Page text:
I personally felt that the standards of the games made at the game jam were very high. I was impressed by the amount of awesome artwork in the games too (particularly Room 14, These Walls That Surround Me and How was your day?). My two favourite games also happened to be the winners of the awards presented at the game jam, so I’m happy to say I called it 😀

All in all, I was very pleased with how the Malta Global Game Jam 2014 turned out, both as one of the organizers as well as a participant. The game jam was very cosy and friendly, and I honestly can’t wait for the next one to take place. It feels like the beginning of a great gamedev scene here in Malta. Thanks so much to all the participants, as well as the organizers and the Institute of Digital Games for such a great jam! 🙂

Game Spaces, Maltese Places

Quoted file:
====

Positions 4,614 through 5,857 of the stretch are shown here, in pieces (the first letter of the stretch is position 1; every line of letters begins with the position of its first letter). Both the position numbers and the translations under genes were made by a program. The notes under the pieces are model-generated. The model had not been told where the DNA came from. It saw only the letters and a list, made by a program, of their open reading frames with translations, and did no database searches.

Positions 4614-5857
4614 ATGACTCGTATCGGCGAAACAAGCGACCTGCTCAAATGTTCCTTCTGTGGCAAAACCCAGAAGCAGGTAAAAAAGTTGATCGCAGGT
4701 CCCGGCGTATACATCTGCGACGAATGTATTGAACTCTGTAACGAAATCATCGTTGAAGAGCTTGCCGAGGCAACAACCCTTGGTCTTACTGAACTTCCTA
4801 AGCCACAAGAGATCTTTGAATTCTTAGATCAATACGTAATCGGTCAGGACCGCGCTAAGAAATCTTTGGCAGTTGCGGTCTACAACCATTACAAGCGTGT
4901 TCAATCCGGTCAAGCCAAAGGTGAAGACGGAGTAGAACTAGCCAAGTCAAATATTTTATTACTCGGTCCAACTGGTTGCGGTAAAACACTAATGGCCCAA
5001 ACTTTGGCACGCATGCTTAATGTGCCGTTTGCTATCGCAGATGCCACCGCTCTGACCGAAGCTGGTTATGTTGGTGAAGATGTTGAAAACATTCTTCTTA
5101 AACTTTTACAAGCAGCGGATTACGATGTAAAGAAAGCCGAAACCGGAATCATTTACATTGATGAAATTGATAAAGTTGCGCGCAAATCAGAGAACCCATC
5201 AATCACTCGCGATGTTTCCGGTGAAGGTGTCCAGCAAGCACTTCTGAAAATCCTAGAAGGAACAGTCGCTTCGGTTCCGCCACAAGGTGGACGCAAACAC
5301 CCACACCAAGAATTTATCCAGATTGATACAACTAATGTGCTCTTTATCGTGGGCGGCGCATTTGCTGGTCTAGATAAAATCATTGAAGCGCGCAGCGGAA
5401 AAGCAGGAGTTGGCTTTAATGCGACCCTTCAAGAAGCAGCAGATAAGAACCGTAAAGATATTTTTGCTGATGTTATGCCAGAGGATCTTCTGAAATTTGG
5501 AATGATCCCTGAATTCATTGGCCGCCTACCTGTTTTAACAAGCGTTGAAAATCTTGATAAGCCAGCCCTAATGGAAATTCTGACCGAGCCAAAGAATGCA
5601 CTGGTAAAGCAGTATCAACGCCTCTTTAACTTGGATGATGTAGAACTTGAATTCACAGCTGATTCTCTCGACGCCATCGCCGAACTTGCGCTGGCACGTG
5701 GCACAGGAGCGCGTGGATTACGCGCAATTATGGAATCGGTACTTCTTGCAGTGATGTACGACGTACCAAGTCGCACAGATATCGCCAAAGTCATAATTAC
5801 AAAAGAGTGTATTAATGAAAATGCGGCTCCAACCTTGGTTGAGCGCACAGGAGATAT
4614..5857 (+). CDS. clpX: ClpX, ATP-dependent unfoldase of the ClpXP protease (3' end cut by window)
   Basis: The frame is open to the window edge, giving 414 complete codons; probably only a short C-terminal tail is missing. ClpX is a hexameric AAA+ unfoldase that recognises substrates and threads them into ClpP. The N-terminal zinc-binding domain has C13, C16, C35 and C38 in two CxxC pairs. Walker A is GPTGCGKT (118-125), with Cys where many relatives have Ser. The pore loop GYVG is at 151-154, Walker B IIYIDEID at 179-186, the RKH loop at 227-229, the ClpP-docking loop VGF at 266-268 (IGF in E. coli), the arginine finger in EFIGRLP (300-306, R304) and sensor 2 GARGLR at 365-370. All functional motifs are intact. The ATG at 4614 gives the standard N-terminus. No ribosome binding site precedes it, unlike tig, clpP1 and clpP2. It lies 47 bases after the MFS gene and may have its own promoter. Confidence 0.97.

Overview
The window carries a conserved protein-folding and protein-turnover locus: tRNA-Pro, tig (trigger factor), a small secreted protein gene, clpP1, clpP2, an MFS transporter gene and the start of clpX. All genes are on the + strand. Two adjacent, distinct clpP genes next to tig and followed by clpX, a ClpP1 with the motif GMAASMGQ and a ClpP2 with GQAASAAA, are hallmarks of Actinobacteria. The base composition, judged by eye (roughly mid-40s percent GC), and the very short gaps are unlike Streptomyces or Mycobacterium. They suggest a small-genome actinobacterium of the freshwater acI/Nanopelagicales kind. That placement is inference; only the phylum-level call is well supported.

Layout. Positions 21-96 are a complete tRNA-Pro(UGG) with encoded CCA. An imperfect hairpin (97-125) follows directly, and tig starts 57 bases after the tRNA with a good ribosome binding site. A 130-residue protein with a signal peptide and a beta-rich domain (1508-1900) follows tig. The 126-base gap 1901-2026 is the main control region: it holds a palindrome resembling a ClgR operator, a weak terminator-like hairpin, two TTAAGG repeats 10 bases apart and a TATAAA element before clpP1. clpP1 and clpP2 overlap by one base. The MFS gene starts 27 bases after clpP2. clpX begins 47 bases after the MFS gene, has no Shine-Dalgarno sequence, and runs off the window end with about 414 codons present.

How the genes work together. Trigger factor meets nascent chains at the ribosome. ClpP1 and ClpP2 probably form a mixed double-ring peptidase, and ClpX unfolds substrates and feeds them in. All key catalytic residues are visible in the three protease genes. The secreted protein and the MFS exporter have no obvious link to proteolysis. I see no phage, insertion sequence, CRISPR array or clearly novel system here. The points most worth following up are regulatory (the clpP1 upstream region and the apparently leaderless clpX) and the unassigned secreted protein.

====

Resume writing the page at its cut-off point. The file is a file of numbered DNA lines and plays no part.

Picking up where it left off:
Yesterday, I attended an amazing session about social spaces for games by Kunal Gupta from Babycastles, as well as an awesome game session involving Hokra and J. S. Joust by Doug Wilson. But before I go into an interesting discussion about what Kunal Gupta presented and how I think it is highly relevant to Malta, I’d like to mention what I’m up to so far during the second semester.

Semester 2 has started at ITU, and I’m already extremely busy. I guess that’s partly my fault though, since I’ve decided to assign myself twice the workload. Apart from the 3 courses I’m meant to be taking this year, which I will explain later, I’m also continuing work on Sun Valve,  the game that I made last semester in a team for the Game Design course, as well as continuing work on Mussades, the game that I made in another team during the Nordic Gam Jam 2o12. I’m also starting the second module of Danish lessons, which means that I should be kept very busy this coming semester.

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Off to Copenhagen!

The day has finally arrived!